SE: What I think is interesting about ArtPrize is how it turns both the perceived and actual exclusiveness of the gallery inside out by installing art throughout the city, by its general vote, and, finally, with what you call ArtPrize’s face and voice, its volunteers.
AP: Anybody can have a conversation about art and what it means to them. Anybody can have a conversation about creativity, and their own expression of creativity. There’s different conversations to be had about art. We want to make sure that every person feels like there’s a place for them to have that. Wherever they’re at, whatever vernacular they feel comfortable with, there’s a place for that conversation here. Obviously, it is our volunteers who make those conversations happen. I think that’s the most essential role that they play. Certainly we have these shifts and they need to be filled but the actual work that they do in spreading that message and being that face is everything to us.
SE: There seems to be certain understood avenues of volunteering. But I think art and creativity are fundamentally important to a healthy and vibrant community. It is wonderful that ArtPrize provides another way to volunteer and add to the vitality of Grand Rapids. Who do you find is taking advantage of this opportunity?
AP: It's not art teachers, or art students who are necessarily the ones showing up to volunteer. It's just people who want to be a part of something where they feel a lot of energy and see how it's changing people and how it's changing this community specifically and they want to be a part of that. It’s intoxicating. It really is. As soon as it starts it draws people like a magnet, people are so curious and they are instrumental to it being a success.
I think this has changed how people think about Grand Rapids. Especially people who live here, who have lived here and left, all the sudden its this reason to come back...One of the reasons I love this job is that I think it's changing the landscape enough in Grand Rapids that people are feeling their sense of belonging here in a new way.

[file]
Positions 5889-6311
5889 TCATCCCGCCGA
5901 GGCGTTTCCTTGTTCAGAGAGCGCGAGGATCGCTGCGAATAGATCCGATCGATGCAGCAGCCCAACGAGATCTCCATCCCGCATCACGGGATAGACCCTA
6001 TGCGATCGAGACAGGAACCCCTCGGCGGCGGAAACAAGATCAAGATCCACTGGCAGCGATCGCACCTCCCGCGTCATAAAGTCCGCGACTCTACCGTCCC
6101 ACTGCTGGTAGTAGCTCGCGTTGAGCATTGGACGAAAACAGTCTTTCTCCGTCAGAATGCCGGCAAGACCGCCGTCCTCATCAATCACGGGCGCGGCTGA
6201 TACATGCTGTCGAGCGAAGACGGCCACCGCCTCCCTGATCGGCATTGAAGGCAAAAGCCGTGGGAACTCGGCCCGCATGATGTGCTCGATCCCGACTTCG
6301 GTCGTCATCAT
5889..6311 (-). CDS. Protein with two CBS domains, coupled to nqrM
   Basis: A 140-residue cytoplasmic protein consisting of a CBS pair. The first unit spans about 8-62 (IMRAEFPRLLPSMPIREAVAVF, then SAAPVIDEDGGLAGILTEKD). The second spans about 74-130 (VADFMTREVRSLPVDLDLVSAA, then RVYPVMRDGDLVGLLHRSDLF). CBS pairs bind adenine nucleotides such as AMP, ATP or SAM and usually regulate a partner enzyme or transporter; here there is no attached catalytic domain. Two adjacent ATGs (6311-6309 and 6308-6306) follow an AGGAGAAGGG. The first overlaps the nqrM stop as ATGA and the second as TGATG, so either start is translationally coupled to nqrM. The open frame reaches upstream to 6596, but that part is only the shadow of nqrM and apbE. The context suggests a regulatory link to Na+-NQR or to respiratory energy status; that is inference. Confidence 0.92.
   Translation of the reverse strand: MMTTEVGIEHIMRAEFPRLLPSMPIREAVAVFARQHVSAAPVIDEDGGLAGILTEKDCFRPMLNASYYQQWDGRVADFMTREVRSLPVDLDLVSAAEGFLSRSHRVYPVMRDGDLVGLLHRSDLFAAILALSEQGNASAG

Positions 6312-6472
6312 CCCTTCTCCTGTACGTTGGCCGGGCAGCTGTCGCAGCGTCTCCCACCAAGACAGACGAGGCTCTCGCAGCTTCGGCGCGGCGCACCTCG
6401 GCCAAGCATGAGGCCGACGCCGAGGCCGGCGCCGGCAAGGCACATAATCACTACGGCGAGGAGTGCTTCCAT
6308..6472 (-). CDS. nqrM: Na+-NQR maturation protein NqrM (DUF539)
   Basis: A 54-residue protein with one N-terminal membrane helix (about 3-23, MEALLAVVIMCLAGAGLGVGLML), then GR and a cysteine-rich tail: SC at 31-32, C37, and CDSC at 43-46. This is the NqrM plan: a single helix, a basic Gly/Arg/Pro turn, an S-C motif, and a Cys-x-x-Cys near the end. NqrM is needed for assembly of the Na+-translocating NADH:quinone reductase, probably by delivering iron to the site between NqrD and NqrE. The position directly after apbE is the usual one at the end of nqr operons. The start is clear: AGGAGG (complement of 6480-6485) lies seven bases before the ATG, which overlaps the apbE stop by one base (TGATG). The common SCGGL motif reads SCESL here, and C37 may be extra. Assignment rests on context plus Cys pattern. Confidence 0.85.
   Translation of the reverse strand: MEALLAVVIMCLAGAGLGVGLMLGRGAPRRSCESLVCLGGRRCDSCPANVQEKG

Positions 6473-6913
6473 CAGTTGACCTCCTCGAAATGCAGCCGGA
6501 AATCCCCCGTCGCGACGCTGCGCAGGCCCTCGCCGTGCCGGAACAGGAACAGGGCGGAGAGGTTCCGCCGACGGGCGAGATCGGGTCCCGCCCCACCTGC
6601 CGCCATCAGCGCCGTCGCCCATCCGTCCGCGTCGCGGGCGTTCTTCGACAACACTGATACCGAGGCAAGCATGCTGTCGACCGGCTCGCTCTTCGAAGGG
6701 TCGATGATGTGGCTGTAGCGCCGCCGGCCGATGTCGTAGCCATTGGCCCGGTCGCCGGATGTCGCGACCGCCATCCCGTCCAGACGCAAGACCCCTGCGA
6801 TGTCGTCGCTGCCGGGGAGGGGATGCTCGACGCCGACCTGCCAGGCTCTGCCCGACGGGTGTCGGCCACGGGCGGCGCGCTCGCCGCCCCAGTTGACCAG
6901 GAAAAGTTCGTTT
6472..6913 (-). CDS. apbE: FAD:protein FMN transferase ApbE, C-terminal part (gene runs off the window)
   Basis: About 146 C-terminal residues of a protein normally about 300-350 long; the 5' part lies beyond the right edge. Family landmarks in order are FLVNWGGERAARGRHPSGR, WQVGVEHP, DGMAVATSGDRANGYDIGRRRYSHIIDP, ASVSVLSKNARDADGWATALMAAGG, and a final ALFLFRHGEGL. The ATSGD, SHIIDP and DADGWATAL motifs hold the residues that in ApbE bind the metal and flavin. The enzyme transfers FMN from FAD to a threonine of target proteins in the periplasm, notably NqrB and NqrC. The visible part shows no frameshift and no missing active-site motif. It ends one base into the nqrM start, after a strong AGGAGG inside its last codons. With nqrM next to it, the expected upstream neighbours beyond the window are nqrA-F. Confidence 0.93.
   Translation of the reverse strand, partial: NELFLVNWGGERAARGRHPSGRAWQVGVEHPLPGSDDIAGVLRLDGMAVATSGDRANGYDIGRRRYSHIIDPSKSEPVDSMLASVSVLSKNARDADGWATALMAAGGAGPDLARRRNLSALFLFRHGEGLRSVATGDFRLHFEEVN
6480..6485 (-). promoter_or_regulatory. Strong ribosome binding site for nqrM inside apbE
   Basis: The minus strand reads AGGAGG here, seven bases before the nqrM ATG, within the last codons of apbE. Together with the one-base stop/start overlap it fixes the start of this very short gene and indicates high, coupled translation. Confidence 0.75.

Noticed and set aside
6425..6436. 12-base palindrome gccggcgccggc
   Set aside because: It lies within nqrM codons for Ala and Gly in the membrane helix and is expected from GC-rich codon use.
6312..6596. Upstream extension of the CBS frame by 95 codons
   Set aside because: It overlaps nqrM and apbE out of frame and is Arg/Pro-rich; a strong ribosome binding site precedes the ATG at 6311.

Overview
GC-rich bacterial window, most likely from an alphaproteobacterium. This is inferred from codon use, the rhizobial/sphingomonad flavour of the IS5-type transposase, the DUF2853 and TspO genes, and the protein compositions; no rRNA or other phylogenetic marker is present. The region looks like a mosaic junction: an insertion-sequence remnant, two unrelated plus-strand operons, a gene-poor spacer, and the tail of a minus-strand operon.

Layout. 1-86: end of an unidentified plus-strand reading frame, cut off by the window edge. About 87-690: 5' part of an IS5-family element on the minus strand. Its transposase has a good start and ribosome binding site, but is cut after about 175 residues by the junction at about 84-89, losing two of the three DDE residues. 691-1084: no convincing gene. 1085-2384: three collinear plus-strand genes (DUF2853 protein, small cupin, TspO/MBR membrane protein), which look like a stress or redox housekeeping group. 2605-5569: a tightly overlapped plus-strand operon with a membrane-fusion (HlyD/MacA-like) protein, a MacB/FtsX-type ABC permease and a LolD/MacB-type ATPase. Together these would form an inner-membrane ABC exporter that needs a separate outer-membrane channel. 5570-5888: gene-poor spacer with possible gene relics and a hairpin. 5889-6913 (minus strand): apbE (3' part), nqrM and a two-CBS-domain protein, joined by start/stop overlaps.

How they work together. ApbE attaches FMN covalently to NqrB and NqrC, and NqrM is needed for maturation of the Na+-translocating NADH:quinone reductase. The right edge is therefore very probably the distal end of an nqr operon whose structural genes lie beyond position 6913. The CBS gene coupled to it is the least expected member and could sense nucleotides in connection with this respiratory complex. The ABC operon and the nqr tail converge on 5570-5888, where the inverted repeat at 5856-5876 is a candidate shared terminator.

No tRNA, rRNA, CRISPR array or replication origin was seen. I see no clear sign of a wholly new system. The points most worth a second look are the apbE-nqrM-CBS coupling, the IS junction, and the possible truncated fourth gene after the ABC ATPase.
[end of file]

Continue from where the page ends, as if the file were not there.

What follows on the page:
SE: How do you recruit volunteers?
AP: Really just through word of mouth. We do surveys at the end of the year, 98% of volunteers say they want to come back and would recommend it to a friend. It’s so fantastic. They end up getting groups involved and they end up volunteering with their friends and family. Once people get a feel for it, they come back with the people they love to volunteer with.
SE: How do you sign up to volunteer?
AP: It’s really simple. Just go to our website, click on “Getting Involved” at the top. Pick “Volunteer” and you sign up for a volunteer account. Once you have an account, you pick all your shifts. When we first engaged with this system it was a little bit scary because we let go of control of the scheduling. We just kind of flipped it. It seems like ArtPrize to do it this way. We don’t prescribe, we just give an open invite. We always want artists, we always need venues, we always need volunteers. With the sense of ownership belonging to the people involved, it really felt like I didn’t need to hold the reigns too tight on this.
We work with the most fantastic people. Its impossible not to be excited about ArtPrize when they are around....people are really excited to spend their time, during the event, with us, which is a gift. It is fantastic.